Movie Deals Start to Flow as Russia and China Get Closer

China Quota Wheel Illustration 2014

Closer relations between Presidents Vladimir Putin and Xi Jinping are behind the new movie relationship.

One of the oldest embassies in the world is the Russian embassy in Beijing, a vast complex which has seen a lot of traffic recently, as the Dragon and the Bear cosy up to each other. Russia and China have signed a flurry of deals of late, cooperating on film festivals and discussing ways of allowing more Russian films into China, as well as deepening levels of co-production.

For Russia, reeling from economic crisis and sanctions imposed by the international community over its actions in the Ukraine, China provides a valuable outlet for Russian films.

China is keen to expand its cultural reach overseas and also wants to use cultural exports as a way of underlining friendship between the two countries, particularly as Beijing looks to Russia for natural resources.

This closer cooperation could have implications for Hollywood if there are moves to allocate to Russia more of the 34 movies allowed on a revenue share basis under China's quota system, although much of the conversation seems to be about expanding this quota to allow more Russian movies in, rather than replacing Hollywood films with Russian ones.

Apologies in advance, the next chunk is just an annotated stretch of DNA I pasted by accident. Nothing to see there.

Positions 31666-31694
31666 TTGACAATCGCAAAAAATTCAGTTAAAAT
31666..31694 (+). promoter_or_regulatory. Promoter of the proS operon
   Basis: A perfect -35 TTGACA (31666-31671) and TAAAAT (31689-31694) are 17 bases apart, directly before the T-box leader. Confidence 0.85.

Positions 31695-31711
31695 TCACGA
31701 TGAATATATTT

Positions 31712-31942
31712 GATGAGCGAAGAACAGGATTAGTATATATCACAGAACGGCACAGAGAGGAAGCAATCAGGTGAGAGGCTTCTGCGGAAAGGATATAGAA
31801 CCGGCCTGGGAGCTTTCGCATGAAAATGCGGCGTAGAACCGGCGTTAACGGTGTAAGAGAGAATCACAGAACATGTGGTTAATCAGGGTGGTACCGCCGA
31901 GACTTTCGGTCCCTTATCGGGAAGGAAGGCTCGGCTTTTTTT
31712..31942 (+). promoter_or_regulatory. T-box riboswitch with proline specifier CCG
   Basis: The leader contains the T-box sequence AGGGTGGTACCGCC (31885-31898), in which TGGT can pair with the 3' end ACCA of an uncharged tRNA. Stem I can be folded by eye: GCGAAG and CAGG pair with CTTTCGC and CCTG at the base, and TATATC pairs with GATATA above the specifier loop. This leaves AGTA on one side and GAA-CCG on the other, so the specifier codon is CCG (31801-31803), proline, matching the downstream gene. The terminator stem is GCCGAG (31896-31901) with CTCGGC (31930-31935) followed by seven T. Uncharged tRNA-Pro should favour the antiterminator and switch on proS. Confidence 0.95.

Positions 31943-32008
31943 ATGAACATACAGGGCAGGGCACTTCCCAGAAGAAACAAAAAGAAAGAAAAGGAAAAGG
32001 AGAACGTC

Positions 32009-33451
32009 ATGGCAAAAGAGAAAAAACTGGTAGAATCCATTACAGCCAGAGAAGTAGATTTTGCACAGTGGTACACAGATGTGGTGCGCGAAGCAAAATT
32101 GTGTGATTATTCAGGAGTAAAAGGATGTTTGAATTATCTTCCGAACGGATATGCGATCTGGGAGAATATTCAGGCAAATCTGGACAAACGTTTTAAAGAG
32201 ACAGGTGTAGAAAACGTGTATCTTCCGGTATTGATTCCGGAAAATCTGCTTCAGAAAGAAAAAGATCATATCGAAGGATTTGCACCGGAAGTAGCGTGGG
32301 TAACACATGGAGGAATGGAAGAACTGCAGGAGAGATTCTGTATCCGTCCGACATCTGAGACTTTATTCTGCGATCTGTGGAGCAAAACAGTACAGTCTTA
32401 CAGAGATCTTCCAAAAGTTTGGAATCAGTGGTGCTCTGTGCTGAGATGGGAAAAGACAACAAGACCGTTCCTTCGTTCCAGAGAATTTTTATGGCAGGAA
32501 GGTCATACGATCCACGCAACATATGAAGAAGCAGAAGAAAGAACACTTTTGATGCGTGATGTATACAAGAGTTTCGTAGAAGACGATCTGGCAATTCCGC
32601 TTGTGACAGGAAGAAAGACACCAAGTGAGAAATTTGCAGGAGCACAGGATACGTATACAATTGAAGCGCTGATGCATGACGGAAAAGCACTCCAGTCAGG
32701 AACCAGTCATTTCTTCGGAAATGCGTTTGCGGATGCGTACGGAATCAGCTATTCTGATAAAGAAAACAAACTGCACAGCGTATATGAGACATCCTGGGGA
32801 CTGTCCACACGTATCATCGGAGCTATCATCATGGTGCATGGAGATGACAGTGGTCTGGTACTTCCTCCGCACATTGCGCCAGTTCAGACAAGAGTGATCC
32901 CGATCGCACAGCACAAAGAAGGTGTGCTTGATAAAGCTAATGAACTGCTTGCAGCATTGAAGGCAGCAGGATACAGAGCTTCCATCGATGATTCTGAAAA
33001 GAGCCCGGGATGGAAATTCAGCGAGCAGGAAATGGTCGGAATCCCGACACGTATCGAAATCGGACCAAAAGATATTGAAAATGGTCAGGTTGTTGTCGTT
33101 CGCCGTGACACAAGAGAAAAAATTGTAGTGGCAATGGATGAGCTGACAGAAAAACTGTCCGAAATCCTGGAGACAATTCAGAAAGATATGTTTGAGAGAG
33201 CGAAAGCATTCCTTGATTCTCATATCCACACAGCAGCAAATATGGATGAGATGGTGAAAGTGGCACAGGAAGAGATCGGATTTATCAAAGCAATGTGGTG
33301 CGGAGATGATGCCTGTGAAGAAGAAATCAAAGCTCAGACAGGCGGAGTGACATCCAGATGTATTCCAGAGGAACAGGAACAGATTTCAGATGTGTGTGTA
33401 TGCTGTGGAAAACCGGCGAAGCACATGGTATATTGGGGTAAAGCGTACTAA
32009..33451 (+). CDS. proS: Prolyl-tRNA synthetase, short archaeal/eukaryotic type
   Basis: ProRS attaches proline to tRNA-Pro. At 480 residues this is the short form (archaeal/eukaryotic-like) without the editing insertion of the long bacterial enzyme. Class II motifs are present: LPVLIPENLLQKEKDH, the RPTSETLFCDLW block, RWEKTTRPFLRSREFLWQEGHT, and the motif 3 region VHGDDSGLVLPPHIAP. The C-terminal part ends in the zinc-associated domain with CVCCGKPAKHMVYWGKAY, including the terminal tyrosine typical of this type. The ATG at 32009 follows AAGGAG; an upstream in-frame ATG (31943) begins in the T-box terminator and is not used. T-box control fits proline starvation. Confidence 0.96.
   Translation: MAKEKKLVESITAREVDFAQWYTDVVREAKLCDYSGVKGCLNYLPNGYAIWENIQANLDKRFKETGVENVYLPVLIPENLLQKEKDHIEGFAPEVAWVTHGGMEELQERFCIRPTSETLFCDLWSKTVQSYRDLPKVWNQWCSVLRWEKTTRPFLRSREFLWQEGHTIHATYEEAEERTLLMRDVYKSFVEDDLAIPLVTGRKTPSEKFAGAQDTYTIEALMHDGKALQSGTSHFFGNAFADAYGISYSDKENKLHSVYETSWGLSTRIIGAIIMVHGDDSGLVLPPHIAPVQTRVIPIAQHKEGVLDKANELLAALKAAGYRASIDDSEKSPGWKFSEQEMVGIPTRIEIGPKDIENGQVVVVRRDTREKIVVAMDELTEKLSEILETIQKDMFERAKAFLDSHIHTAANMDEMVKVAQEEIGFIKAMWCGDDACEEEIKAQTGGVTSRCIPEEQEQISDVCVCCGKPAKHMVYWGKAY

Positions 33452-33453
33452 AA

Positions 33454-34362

At the Beijing International Film Festival this year, Artem Tsypin won the best actor category in the Tiantan Awards for his role in White White Night, while Yulia Peresild won best actress for her role as a World War Two sniper in the Russian-Ukrainian film Battle for Sebastapol.

Fedor Bondarchuk, the prominent Russian filmmaker, actor, producer, and Chairman of the Lenfilm studio Board of Directors, was on the Tiantan Jury.

And Russia is set to have a similarly high profile at the Shanghai film festival this month, with Sunstroke, from Russian director Nikita Mikhalkov among the movies vying for a Golden Goblet award. Leviathan director Andrey Zvyagintsev will head the Golden Goblet Jury.

China and Russia have been busy discussing closer cooperation for more than a year, and a high-profile fruit of these meetings is a $15-million investment by the state-owned China Film Group in a sequel to Russia’s top-grossing local movie of 2014, Viy, starring Jason Flemyng and Rutger Hauer.